Marriage has a way of making even the sunniest men go sour. It inspired Ralph Waldo Emerson, America’s great avatar of romanticism, to gripe that “a man’s wife has more power over him than the state has.” The late Johnny Carson summed up his distaste for being hitched this way: “If variety is the spice of life, marriage is the big can of leftover Spam.”
With such skepticism kicking about a man’s internal peanut gallery, readers will be surprised by what’s inside Committed, Chris Knutsen’s and David Kuhn’s lively anthology of essays by men writing about love, commitment and marriage. Although the book arrives so redolent with manliness you practically expect the pages to smell like cologne adverts, what’s on the pages turns out to smell like roses and chocolate. Men, those freedom-loving buggers, want romance after all.
Well, perhaps not Valentine’s Day-style romance, but they at least think about it, which is more credit than they normally get. All 18 contributors assembled here have walked the tightrope of romance to commitment and, by writing about it, have done so while assiduously staring at that great drop down. If their collective voices have anything to say, it is that men can and do think deeply about commitment—even if they are, like contributor Andy Borowitz, hewing to the notion that bachelorhood is like gold (its value, over time, will always go up).
It’s hardly surprising most of the contributors should be so unafraid of commitment. After all, in the past decade men have been roped into Jack and Jill showers, Boys Night Out, close consultation on the letter pressing of their wedding invitations, low-rise jeans and stag parties devoid of naked women. This is not to say the old way was a good way, just that we now live in a world where it’s just as likely that the woman is the one who wears her college baseball cap into her late 20s while her man knows “Sex and the City” episodes by heart.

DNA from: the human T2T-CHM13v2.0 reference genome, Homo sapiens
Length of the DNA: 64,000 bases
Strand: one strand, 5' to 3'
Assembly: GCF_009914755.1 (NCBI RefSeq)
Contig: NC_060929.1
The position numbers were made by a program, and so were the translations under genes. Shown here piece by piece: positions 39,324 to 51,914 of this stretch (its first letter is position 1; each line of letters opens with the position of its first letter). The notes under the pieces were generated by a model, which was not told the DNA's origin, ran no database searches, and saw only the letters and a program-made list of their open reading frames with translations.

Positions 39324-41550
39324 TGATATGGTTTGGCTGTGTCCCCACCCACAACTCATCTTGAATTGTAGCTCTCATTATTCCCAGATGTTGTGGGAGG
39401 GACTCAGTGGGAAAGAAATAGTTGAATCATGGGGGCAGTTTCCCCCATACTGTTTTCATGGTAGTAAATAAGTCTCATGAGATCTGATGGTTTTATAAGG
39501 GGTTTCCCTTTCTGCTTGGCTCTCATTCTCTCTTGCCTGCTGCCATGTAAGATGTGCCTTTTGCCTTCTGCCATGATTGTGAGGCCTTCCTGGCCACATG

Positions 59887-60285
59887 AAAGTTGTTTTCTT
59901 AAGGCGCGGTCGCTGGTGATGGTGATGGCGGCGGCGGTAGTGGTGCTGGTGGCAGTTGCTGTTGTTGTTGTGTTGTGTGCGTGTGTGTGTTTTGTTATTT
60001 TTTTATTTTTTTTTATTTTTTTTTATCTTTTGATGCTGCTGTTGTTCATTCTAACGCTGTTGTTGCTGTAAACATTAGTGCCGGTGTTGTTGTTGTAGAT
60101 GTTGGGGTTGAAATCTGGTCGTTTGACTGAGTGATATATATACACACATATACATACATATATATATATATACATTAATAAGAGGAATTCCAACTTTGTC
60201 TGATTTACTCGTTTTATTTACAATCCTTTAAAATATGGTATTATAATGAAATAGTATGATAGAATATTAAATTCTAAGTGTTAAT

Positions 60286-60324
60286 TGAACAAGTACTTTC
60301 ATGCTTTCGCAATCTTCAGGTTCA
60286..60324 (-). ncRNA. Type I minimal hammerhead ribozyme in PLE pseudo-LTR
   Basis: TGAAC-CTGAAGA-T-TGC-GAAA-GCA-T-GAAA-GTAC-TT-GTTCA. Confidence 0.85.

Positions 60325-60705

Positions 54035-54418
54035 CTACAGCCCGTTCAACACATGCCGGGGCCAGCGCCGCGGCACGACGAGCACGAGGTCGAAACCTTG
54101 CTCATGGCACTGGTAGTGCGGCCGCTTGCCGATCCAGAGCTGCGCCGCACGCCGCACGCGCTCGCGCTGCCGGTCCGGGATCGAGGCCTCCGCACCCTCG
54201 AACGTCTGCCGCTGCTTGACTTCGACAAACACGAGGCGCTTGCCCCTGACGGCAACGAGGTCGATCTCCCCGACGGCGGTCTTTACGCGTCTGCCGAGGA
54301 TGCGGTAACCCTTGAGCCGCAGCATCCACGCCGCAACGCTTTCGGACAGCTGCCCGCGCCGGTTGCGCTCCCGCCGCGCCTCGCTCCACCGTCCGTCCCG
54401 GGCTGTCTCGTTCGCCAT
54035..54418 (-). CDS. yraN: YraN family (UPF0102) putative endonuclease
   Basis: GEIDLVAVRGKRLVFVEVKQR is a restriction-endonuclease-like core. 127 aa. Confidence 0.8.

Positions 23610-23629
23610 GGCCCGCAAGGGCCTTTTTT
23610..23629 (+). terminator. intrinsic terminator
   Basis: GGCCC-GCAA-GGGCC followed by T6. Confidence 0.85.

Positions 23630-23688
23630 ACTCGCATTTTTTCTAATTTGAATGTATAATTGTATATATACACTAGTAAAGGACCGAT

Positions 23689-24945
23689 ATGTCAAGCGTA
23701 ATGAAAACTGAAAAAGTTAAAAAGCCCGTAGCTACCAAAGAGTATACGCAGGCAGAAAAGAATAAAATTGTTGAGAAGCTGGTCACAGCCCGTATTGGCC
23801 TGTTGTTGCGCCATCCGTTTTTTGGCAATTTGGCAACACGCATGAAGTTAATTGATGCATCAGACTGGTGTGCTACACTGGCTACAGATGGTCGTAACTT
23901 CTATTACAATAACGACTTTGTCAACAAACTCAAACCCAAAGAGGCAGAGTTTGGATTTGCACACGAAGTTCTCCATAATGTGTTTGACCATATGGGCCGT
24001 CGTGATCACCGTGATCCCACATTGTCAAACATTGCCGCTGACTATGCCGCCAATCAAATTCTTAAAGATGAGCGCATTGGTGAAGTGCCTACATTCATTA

Committed is refreshingly devoid of hand wringing over this obscuring of gender roles. In fact, given that many contributors here are nearing middle age or smack in its not-so-sweet spot, the book shows how fluid these roles were in the first place. Rick Moody sounds like that quintessential bad news woman in “Companion Species,” about how he transformed himself from a denizen of heartbreak hotel into a man capable of caring for cats, while Rich Cohen goes practically gooey over what fatherhood did to his level of seriousness. (The half-dozen references to sex in his piece read less like the record of a man with sex on the brain and more like the signposts of a man signaling to the rest of us that he is still, in fact, a Man.)
Both one-time employees of The New Yorker, Kuhn and Knutsen must have pulled out the stops for Committed, as not only is all the work collected here original, but it’s by terrific writers, too. David Sedaris contributes a hilarious piece (serialized last November in The New Yorker) about how true love is having your lover lance a boil (which chore earns Sedaris’ boyfriend the nickname Sir Lance a Lot). Geoff Dyer tells the possibly not entirely true story of how a marriage that began with a trip to the Burning Man festival in Nevada is going strong still. Finally, in what might be the book’s most elegant piece, John Seabrook recounts the story of how his parents met on a ship cruising to Monaco for Grace Kelly’s wedding.
Like Seabrook’s and Dyer’s and Sedaris’ pieces, the best work in Committed has a lived-in feel. Men’s magazines basically encourage their readers’ regression while giving lip service to new sexual dynamics (and new products, if possible, too). But knowledge about the heart can so rarely be written to word count on deadline. What’s nice about an anthology like this is that it gives writers the chance to roam free and try on conceits a bit more elaborate than a magazine might allow, or slightly more personal than a writer might want circulated to 1.2 million newsstands, such as Jonathan Burnham Schwartz’s essay about how the love of his life and anti-anxiety medication arrived at roughly the same time.
If there is any theme uniting these essays it is not—as one might expect—freedom, but indeed arrival. Time and again, these writers greet a new relationship like it’s a ship docking to port that they hadn’t realized was ever at sea. In many cases, it seems to happen without their looking. “So much of experience is quiet,” Schwartz writes, “nearly invisible. It might take the form of waiting, half-unaware, for the first sign of a change of season; of an exploratory, wordless leaning into mutual passion.” In this unsentimental but soulful anthology, Kuhn and Knutsen have snookered 18 men into committing that passion to words; the results are sometimes sour, but more often sweet.